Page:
In more recent years, I’ve scored some terrific stuff just by paying attention when spaces are being cleaned-up. For instance, that’s how I got my HP vector voltmeter and my oscilloscope. And, indirectly, through Dad, it’s how I got some more Greenlee punches and a set of metal-marking stamps. Anyhow, in order to protect “sources and methods,” I’ll decline from disclosing too many details about my more recent activities…I haven’t swiped anything from a forbidden dumpster, though. Promise.

» Read more: Resume of a Master Dumpster Diver: the Early Years

HP 8405A Vector Voltmeter

December 8th, 2008
HP 8405A

HP 8405A

A recent find.

» Read more: HP 8405A Vector Voltmeter

Linux on the small

September 20th, 2008
Linksys Router

Linksys Router

A few weeks ago, Sarah and I attended an event that the University YMCA sponsors…Dump and Run.  The idea is that students who are moving out in the Spring can drop anything they don’t want at the Y, which is within walking distance of the dorms.  Volunteers sort the items and sell them again in the Fall when the students return.  Many universities have variations on this theme.

I picked-up a nice framing square for 50 cents, a corduroy jacket for five dollars, and a few other odds and ends.  But, the big jackpot was a Linksys WRTSL54GS router.  There was no price on it and no price for routers or networking equipment on the general Dump and Run pricing sheet.  The top and bottom covers had been removed.  So, I had no idea if it had been “repaired.”  I offered the guy at the table five bucks for it.  He seemed happy; I was happy.

I plugged the little box in at home and fired-up my computer.  I was greeted by Whiterussian 0.9 instead of the usual Linksys firmware.  Brilliant!  Although I’m a fairly experienced Linux user, I’d never worked with embedded Linux.  So, I read up on it.  Not knowing if the previous owner was trying to launder a box that had been used for criminal intent, I reflashed it with a more recent edition of OpenWRT.  This gave me a fresh slate to work with to boot.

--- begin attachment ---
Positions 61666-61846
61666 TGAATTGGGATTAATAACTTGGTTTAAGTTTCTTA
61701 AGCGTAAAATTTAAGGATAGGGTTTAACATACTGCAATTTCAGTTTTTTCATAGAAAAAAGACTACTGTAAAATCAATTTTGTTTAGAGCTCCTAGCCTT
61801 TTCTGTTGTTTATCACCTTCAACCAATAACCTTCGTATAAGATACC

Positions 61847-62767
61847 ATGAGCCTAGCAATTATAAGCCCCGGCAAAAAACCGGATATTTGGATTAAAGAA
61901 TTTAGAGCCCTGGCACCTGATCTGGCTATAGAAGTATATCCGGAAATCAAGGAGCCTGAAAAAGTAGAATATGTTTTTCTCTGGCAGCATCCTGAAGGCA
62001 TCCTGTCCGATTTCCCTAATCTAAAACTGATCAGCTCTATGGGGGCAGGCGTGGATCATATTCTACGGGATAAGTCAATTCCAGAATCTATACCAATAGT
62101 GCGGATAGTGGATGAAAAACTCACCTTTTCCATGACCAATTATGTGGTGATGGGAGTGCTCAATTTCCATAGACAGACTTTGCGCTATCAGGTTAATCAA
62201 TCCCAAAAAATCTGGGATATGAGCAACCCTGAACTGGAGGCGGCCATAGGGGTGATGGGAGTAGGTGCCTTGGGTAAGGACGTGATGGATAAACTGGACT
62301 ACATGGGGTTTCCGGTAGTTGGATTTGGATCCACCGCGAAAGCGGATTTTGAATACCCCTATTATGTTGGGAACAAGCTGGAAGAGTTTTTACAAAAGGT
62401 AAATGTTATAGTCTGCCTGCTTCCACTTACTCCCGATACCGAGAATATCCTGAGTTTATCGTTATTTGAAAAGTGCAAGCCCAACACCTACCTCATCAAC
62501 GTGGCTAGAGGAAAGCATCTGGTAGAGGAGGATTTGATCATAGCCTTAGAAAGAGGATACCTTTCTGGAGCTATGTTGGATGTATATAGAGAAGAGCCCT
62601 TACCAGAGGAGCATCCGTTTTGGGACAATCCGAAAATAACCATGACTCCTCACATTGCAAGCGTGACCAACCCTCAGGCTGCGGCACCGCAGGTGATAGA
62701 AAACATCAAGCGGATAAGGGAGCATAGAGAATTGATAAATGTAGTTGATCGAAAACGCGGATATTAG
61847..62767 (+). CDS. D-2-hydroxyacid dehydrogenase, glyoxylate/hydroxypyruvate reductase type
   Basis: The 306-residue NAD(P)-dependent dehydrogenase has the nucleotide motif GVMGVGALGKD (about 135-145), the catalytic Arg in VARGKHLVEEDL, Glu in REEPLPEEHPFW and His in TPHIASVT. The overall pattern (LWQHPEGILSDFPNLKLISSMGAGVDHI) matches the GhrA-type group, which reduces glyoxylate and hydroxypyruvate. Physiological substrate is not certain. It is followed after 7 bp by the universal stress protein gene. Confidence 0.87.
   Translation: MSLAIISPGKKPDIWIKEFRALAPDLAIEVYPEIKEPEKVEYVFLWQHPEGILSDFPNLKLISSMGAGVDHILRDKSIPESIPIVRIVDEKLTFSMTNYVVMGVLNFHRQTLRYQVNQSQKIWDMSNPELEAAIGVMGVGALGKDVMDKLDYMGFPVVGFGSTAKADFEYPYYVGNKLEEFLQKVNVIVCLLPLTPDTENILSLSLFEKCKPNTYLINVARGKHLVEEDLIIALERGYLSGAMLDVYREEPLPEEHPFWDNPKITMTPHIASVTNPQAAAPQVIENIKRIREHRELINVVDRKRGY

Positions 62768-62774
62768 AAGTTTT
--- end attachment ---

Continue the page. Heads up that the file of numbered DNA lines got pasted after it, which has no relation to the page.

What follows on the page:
I shot Scott, KA9FOX, who hosts this site, a note about setting up a subdomain to use with router.  He suggested that the easiest way to do this would be to setup a free domain with dynDNS and then create a DNS CNAME record for that pointed at that domain.  Brilliant again!

One of the nice things about the WRTSL54GS is that has a USB port.  So, you can attach mass storage devices to it.  I’ve attached a 128-Mb jump drive that seems to work just fine.  But, I plan to do something semi-permanent at some point in the future.  There is a set of pads for a second USB port on the board, which are rumored to be hot.  I have contemplated hard-wiring an SD-card reader into that port to make a complete package.   Did I mention that I’m also using this as a wireless access point?  It’s great for the power misers out there.  It doesn’t quite have the umph to run SQL, as far as I know.  So, it wouldn’t be too useful for a self-hosted blog.  But, it seems very capable…  I’m already looking for another one; but, I doubt I’ll get that kind of deal anytime soon.

» Read more: Linux on the small

Bench Time: Airplane and a TS-930 repaired

April 23rd, 2008


As I lamented in the last post, I am surrounded by ailing gadgets in need of repair.  Last weekend, I tackled two of them.  The first was the airplane.  A gust of wind had destabilized the plane sending it crashing to the ground.  The front set of pegs where rubber bands attach the wing were sheared-off.  A trip to a craft store with Sarah yielded an “1/8-inch” dowel and a sack of miniature thread spools.  I reamed-out two of the spools and press-fit them to the dowel for a slick replacement (sorry, no photo).  I have not flown the plane again, yet.  However, the weather has changed favorably.  So, that should happen any day now.

My older TS-930S developed a PLL unlock error over time.  The error occurred when I changed bands or modes.  Fortunately, several months ago, the topic had been discussed on the TS-930/TS-940 reflector, although I was just getting around to thinking about it.  Clif Holland, KA5IPF, who has repaired Kenwood radios for many years, suggested that a common culprit is the 36.1-MHz heterodyne oscillator in the signal unit and prescribed a simple adjustment of L77.  It took a little while to adjust it to my satisfaction.  Indeed, I wasn’t even sure I’d made any improvement at all at first.  However, once the radio warms up, band and mode changes are seamless again!  This sure helped out for fast QSYs in the Michigan QSO Party.